Saturday, 16 August 2014

Fake! Orson Welles’ F for Fake (1973)

(written for MovieMail in 2007. Taking its cue from the film, it's possible that parts of this review are not exactly four-square to the truth.)

In 1996, the Fondation Pierre Gianadda in Martigny, Switzerland held an exhibition entitled Vérités et Mensonges, the name taken from the French title of Orson Welles’ film about fakery and deception, F for Fake. It collected together a remarkable assortment of forgeries and copies of paintings that were, by and large, created to deceive, confuse, or at the very least, gain notoriety and hope that resultant attention would increase the value of the piece.

All the usual suspects were there. There were van Meegeren Vermeers, including his Last Supper and Woman Taken in Adultery (past owner, one Field Marshal Hermann Goering – and how anyone thought they were the work of Johannes Vermeer of Delft becomes more incredible with every passing year). There was a de Hory van Dongen along with a brace each of his Matisse and Modigliani copies, and two David Stein Braques of similar composition, both entitled Still Life with Pitcher, with the only substantial difference being that one was signed G Braque, and the other, presumably painted during his incarceration, signed Stein, D.

These were joined by an excellent Lothar Malskat Chagall, an anonymous Courbet, a Tom Keating Degas (along with a fake Tom Keating Degas), a pair of Corots from the infamous collection of Dr. Jousseaume, (as well as a copy of the Newsweek magazine from 1940 which declared, jokingly, that ‘Of the 2,500 paintings Corot did in his lifetime, 7800 are to be found in America.’), and even a Van Gogh canvas that had passed through the hands of notorious art dealer Otto Wacker.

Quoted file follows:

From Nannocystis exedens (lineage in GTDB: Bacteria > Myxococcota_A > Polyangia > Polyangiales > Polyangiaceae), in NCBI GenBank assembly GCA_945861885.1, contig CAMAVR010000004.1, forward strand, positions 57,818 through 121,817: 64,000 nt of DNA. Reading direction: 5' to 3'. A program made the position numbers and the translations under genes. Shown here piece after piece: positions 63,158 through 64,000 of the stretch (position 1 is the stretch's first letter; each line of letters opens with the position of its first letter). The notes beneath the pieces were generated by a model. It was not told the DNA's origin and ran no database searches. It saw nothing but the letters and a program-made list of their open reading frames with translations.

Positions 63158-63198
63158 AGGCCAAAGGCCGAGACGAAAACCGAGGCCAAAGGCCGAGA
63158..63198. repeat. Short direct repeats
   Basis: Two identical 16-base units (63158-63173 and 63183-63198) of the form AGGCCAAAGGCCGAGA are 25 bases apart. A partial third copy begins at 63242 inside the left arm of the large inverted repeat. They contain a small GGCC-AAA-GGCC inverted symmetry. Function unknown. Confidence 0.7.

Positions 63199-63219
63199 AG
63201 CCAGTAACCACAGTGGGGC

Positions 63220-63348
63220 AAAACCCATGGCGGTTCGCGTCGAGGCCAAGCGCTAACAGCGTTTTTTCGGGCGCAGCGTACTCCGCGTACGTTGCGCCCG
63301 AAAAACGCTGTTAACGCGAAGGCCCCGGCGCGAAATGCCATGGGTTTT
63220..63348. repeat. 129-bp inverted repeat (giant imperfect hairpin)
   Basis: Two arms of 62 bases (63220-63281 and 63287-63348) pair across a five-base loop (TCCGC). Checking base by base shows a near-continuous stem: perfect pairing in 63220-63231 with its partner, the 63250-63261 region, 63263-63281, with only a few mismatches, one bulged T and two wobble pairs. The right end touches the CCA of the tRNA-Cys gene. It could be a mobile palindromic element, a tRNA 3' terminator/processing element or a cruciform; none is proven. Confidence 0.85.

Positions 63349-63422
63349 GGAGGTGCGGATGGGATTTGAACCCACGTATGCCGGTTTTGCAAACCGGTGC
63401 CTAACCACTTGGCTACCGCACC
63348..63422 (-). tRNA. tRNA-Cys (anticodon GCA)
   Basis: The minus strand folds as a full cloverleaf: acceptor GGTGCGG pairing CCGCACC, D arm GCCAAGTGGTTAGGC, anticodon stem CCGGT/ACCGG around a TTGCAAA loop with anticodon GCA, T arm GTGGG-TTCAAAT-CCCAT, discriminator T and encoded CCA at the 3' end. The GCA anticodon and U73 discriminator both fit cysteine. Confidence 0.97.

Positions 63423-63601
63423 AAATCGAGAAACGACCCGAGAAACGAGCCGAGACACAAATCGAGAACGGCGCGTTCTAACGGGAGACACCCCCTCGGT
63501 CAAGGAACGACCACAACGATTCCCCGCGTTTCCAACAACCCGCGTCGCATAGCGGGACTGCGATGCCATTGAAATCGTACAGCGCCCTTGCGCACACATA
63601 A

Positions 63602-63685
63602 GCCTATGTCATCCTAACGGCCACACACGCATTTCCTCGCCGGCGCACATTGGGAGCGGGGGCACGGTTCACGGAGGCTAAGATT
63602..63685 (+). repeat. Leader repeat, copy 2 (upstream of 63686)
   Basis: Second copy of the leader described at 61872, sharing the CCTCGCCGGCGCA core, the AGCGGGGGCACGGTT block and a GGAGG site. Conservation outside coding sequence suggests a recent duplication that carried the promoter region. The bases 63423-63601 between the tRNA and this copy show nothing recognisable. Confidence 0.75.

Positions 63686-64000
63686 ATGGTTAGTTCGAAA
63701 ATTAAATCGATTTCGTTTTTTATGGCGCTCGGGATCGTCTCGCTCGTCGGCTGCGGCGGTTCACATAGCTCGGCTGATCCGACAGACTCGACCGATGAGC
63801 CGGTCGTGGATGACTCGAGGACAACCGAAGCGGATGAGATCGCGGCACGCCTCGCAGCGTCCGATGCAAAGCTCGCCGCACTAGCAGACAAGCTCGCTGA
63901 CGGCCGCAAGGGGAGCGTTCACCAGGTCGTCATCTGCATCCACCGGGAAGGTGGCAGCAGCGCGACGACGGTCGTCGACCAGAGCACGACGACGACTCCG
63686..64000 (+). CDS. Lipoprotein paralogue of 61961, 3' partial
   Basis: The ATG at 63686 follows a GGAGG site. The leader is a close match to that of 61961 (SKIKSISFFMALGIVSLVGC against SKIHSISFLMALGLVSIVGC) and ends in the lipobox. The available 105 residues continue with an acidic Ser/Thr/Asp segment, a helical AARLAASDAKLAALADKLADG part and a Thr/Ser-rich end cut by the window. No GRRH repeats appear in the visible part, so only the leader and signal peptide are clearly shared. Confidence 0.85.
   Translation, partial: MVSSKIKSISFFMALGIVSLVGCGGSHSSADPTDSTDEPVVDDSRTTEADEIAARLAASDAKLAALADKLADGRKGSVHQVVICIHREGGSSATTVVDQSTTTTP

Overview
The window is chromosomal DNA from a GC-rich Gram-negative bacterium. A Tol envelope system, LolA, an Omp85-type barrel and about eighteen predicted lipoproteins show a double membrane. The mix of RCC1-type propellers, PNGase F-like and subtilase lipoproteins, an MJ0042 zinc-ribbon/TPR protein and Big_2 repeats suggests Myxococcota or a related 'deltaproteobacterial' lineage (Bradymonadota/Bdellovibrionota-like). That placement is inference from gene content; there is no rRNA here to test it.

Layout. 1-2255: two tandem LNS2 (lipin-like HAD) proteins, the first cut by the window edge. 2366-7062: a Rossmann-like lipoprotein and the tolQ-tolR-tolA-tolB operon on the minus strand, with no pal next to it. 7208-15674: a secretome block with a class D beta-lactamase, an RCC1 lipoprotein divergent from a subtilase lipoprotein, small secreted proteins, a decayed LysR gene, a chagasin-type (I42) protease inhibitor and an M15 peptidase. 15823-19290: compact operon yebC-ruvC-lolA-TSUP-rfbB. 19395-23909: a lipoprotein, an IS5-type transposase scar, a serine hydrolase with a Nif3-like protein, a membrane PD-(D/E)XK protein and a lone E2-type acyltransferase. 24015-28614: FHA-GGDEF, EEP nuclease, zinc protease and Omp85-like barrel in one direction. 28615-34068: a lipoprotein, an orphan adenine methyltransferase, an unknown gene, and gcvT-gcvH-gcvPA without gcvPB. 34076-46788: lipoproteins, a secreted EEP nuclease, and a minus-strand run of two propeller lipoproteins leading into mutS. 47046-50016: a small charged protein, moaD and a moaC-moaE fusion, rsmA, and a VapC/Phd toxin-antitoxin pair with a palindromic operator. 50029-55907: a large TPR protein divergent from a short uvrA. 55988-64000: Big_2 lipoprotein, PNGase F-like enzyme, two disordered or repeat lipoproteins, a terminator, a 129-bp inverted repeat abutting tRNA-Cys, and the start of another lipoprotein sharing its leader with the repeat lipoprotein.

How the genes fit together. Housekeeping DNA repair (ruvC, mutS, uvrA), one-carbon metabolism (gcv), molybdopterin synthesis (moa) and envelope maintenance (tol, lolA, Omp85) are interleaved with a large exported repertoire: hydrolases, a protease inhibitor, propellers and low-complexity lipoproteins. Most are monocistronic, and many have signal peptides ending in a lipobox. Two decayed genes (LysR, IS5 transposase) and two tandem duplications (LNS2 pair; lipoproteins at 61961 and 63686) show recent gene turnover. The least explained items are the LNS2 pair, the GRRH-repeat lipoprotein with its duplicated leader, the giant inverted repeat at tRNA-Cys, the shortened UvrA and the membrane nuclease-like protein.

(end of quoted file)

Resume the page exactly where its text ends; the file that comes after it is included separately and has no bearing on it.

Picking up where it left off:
In sculpture, a number of fine Etruscan warriors were joined by their Chinese terracotta counterparts. Unfortunately, Michelangelo’s Sleeping Cupid, (a genuine fake which he artificially aged through burial in acid earth so he could command a higher price and with which he subsequently duped a Cardinal) was unavailable for display, having disappeared sometime in the 17th century, but there was instead a 19th century forgery of this earlier fake. (Interestingly, the sculptor of this later piece, Gianfranco Rinaldi, was himself a sculptor of some renown, making his piece a genuine artist’s forgery of a genuine artist’s forgery.)

Of ‘medieval’ exhibits, the finest was the fake ‘Anonymous’ (Master of Willisau) altarpiece. Or rather, the 15th-century altarpice was genuine, as were the pigments, mixed according to 15th century practice. Even the style and subject was convincing, with the daisies pricking through the grass in the manner of Jan van Eyck. The difference was of course that it was painted in the hope of monetary profit in the 20th century instead of religious benefit in the 15th.

Adding to the fun of the collection were the quotes and notes from the contemporary experts, placed alongside the exhibits and proclaiming that such a painting was ‘a notable addition to the artist’s canon’, or that it ‘demonstrated beyond question the refinement of the artist’s finesse’. Picasso’s quote that he could paint false Picassos as well as anyone else was placed next to one of his more derivative sketches – which in this case just happened to be a genuine, but rather dull, Picasso.